Dispelling nutrition myths, ranting, and occasionally, raving


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Skeptic or jerk? What’s the difference?

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Eternal Damnation by Stephen L. Cloud used under a Creative Commons Licence.

Last week I tweeted the question “When did skeptic become synonymous with a**hole?” (except without the asterisks because I’m much more brazen on twitter). Something I’ve been noticing a lot lately is that people seem to be using their self-proclaimed skeptic status as justification for being condescending and rude to other people. If you know me at all, you know that I don’t suffer fools gladly. It’s damn hard to bite your tongue in the face of ignorance and stupidity. However, I don’t understand why it’s become acceptable (especially on social media) to be patently rude to other people just because they have different opinions or beliefs than you do. And those are people that you’re attacking; not avatars, not bots. You’re not advancing your cause by insulting those who disagree with you.

The definition of skeptic (according to google) is: “a person inclined to question or doubt all accepted opinions.” I consider myself a skeptic. I question most things. I tend not to believe anything until I see evidence. That’s skepticism to me. It would appear that skepticism to many skeptics is belittling or insulting those who don’t hold the same values as themselves. Interestingly, most of those I’m seeing lately are not questioning accepted opinions, only tearing down those who dare to question the status quo. I’m pro science. That doesn’t mean that I unquestioningly accept every piece of scientific research and discredit every unproven theory. There is a plethora of terrible scientific research out there. Loads of poorly designed and biased studies are published in peer-reviewed scientific journals. We also haven’t done all of the science that there is to science so there’s always the possibility that unproven theories will one day be proved. Being a skeptic means questioning everything, not just the non-science, and not just the beliefs held by others. We need to hold ourselves and our beliefs up to the same level of scrutiny as all others.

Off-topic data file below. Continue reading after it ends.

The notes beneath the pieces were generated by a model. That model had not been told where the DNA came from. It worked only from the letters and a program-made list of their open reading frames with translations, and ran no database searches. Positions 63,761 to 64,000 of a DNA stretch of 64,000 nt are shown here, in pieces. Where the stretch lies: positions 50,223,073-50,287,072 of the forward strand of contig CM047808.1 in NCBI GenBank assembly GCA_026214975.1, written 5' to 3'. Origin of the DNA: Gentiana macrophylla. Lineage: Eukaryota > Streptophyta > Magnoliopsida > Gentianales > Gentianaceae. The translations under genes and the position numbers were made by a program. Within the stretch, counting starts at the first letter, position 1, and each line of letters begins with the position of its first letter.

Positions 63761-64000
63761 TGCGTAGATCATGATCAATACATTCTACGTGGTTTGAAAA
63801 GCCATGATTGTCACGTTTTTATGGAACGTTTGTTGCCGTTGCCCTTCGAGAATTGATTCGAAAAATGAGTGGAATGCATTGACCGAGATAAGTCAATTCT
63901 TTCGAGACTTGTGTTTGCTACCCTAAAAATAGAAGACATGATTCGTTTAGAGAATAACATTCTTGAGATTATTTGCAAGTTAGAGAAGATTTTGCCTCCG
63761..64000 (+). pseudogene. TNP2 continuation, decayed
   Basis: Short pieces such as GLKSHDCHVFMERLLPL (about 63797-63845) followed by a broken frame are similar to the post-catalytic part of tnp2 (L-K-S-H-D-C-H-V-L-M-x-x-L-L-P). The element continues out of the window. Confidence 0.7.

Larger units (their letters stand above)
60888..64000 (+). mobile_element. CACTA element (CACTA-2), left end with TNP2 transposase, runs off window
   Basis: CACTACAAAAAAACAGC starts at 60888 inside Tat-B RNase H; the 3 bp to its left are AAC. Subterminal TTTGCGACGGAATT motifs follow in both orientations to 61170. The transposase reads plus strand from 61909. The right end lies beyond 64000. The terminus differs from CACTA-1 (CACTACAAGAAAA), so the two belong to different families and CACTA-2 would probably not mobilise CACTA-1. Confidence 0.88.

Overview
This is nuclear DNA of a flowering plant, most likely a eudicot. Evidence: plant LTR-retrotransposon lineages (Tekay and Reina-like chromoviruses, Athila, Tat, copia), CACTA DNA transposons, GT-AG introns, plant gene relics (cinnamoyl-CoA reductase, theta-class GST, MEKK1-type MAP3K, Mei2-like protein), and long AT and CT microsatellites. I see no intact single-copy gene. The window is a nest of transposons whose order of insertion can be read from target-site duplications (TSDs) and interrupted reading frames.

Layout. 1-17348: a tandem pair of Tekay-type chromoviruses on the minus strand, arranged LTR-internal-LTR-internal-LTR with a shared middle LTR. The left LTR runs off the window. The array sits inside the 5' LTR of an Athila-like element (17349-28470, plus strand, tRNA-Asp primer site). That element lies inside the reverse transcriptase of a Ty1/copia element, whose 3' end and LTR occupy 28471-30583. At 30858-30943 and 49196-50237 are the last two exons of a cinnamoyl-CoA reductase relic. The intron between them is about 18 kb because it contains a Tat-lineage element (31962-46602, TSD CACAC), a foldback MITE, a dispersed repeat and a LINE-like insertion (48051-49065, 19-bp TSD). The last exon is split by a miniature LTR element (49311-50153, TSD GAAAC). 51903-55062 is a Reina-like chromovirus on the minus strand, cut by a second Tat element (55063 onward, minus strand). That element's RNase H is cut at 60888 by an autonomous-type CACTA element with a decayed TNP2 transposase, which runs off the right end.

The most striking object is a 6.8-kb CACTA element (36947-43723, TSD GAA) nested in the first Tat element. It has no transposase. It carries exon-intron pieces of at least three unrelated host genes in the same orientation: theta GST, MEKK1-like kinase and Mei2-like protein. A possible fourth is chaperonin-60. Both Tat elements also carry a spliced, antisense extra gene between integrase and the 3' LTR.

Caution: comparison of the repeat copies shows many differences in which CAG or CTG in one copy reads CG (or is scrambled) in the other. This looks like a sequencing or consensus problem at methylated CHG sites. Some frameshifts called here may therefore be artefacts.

Insulting other people doesn’t make you a skeptic. It just makes you a jerk.


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Follow Friday: Be skeptical

This is not your usual follow Friday where I tell you to go read someone else’s blog. This time I’m recommending you read this great article (shared by Tim Caulfield on twitter – thanks!) on How to Determine if A Controversial Statement is Scientifically True. I love having the answers to so many questions at my fingertips via the Internet. However, it’s getting harder and harder to distinguish fact from fiction when you’re doing a little Internet research. Read the article, follow their tips, and remember Google Scholar is your friend.